# Draw polytopes in LaTeX using TikZ#

Author: Jean-Philippe Labbé <labbe@math.fu-berlin.de>

It is sometimes very helpful to draw 3-dimensional polytopes in a paper. TikZ is a very versatile tool to draw in scientific documents and Sage can deal easily with 3-dimensional polytopes. Finally sagetex makes everything work together nicely between Sage, TikZ and LaTeX. Since version 6.3 of Sage, there is a function for (projection of) polytopes to output a TikZ picture of the polytope. Since version 9.8 of SageMath, the tikz output can be a TikzPicture object from the sage module sage.misc.latex_standalone. This short tutorial shows how it all works.

## Instructions#

To put an image of a 3D-polytope in LaTeX using TikZ and Sage, simply follow the instructions:

• Install SageTex (optional but recommended!)

• Put \usepackage{tikz} in the preamble of your article

• Open Sage and change the directory to your article’s by the command cd /path/to/article

• Input your polytope, called P for example, to Sage

• Visualize the polytope P using the command P.show(aspect_ratio=1)

• This will open an interactive view in your default browser, where you can rotate the polytope.

• Once the desired view angle is found, click on the information icon in the lower right-hand corner and select Get Viewpoint. This will copy a string of the form ‘[x,y,z],angle’ to your local clipboard.

• Go back to Sage and type Img = P.tikz([x,y,z],angle,output_type='LatexExpr'). You can paste the string here to save some typing.

• Img now contains a Sage object of type LatexExpr containing the raw TikZ picture of your polytope.

Alternatively, you can save the tikz image to a file, by doing

Img = P.tikz([x,y,z], angle, output_type='TikzPicture')
Img.tex('Img_poly.tex')
Img.tex('Img_poly.tex', content_only=True)
Img.pdf('Img_poly.pdf')


Then in the pwd (present working directory of sage, the one of your article) you will have two files named Img_poly.tex and Img_poly.pdf containing the tikzpicture of the polytope P.

## Customization#

You can customize the polytope using the following options in the command P.tikz()

• scale : positive number to scale the polytope,

• edge_color : string (default: blue!95!black) representing colors which tikz recognize,

• facet_color : string (default: blue!95!black) representing colors which tikz recognize,

• vertex_color : string (default: green) representing colors which tikz recognize,

• opacity : real number (default: 0.8) between 0 and 1 giving the opacity of the front facets,

• axis : Boolean (default: False) draw the axes at the origin or not.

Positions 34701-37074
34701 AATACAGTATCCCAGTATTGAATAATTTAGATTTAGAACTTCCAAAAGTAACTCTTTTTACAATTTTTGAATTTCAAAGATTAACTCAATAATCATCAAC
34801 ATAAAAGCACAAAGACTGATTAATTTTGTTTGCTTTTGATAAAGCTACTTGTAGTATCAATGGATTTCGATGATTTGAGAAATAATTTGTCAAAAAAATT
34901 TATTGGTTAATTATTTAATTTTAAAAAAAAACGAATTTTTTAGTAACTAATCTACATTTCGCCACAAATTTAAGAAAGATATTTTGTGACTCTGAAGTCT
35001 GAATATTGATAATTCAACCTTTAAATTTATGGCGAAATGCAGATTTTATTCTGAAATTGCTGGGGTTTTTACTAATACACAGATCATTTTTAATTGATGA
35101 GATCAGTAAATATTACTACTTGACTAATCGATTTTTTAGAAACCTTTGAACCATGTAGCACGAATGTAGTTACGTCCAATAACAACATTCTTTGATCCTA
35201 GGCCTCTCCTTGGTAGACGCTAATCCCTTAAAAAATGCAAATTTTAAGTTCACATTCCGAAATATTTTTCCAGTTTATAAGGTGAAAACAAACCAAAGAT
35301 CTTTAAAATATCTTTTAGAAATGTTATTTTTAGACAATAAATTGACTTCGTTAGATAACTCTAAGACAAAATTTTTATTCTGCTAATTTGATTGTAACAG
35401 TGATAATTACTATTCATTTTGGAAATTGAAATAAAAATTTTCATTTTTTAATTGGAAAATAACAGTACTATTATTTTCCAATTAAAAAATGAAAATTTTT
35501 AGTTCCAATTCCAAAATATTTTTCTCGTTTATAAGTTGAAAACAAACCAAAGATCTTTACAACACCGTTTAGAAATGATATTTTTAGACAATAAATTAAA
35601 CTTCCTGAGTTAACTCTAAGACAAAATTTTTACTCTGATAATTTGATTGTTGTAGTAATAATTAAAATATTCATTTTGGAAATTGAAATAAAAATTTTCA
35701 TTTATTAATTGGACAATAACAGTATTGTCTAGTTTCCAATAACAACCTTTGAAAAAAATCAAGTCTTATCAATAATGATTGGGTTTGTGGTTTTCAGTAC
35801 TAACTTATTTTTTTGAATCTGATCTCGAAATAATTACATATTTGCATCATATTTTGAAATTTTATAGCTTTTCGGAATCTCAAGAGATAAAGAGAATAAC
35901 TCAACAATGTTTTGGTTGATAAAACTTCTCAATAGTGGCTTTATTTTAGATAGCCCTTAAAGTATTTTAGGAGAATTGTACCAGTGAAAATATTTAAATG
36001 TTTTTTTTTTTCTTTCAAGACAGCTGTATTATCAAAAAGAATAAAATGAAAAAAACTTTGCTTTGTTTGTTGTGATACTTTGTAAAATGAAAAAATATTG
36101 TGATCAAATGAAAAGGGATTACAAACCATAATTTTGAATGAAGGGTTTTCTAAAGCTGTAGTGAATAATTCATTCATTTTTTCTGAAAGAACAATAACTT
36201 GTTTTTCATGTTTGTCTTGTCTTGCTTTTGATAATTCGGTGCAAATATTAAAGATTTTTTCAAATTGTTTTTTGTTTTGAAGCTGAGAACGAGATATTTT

• output_type : string (default: None) None, 'LatexExpr' or 'TikzPicture', the type of the output. Since SageMath 9.8, the value None is deprecated as the default value will soon be changed from 'LatexExpr' to 'TikzPicture'.

## Examples#

Let’s say you want to draw the polar dual of the following (nice!) polytope given by the following list of vertices:

[[1,0,1],[1,0,0],[1,1,0],[0,0,-1],[0,1,0],[-1,0,0],[0,1,1],[0,0,1],[0,-1,0]]

In Sage, you type:

P = Polyhedron(vertices=[[1,0,1],[1,0,0],[1,1,0],[0,0,-1],[0,1,0],[-1,0,0],[0,1,1],[0,0,1],[0,-1,0]]).polar()


Then, you visualize the polytope by typing P.show(aspect_ratio=1)

When you found a good angle, follow the above procedure to obtain the values [674,108,-731] and angle=112, for example.

Img = P.tikz([674,108,-731], 112, output_type='TikzPicture')


Note: the output_type='TikzPicture' is necessary since SagMath 9.8 to avoid a deprecation warning message since the default output type will soon change from a LatexExpr (Python str) to a TikzPicture object (allowing more versatility, like being able to view it directly in the Jupyter notebook).

Or you may want to customize using the command

Img = P.tikz([674,108,-731],112,scale=2, edge_color='orange',facet_color='red',vertex_color='blue',opacity=0.4, output_type='TikzPicture')


Further, you may want to edit deeper the style of the polytope, directly inside the tikzpicture. For example, line 6-9 in the tikzpicture reads:

back/.style={loosely dotted, thin},
edge/.style={color=orange, thick},
facet/.style={fill=red,fill opacity=0.400000},
vertex/.style={inner sep=1pt,circle,draw=blue!25!black,fill=blue!75!black,thick,anchor=base}]


It is also possible to replace it by the following 4 lines (and adding \usetikzlibrary{shapes} in the preamble)

back/.style={loosely dashed,line width=2pt},
edge/.style={color=yellow, line width=2pt},
facet/.style={fill=cyan,fill opacity=0.400000},
vertex/.style={inner sep=4pt,star,star points=7,draw=blue!75!white,fill=blue!85!white,thick,anchor=base}]


Finally, you may want to tweak your picture my adding labels, elements on vertices, edges, facets, etc.

## Automatize using SageTex#

For this you need to put

\usepackage{sagetex}

in the preamble of your article

There are different ways to use sagetex and you may create your own. Here are some possibilities.

1. You can directly type in a sagestr in the article:

\sagestr{(polytopes.permutahedron(4)).tikz([4,5,6],45,scale=0.75, facet_color='red',vertex_color='yellow',opacity=0.3, output_type='LatexExpr')}

1. You may create the following tex commands

\newcommand{\polytopeimg}[4]{\sagestr{(#1).tikz(#2,#3,#4,output_type='LatexExpr')}}
\newcommand{\polytopeimgopt}[9]{\sagestr{(#1).tikz(#2,#3,#4,#5,#6,#7,#8,#9,output_type='LatexExpr')}}


in your preamble and use them with a sagesilent in your article:

\begin{sagesilent}
Polytope = polytopes.great_rhombicuboctahedron()
\end{sagesilent}

\polytopeimg{Polytope}{[276,-607,-746]}{102}{1}
\polytopeimgopt{Polytope}{view=[-907,379,183]}{angle=129}{scale=2}{edge_color='red'}{facet_color='yellow'}{vertex_color='blue'}{opacity=0.6}{axis=False}


Then, run pdflatex, execute Sage on the file article_name.sagetex.sage and run pdflatex again.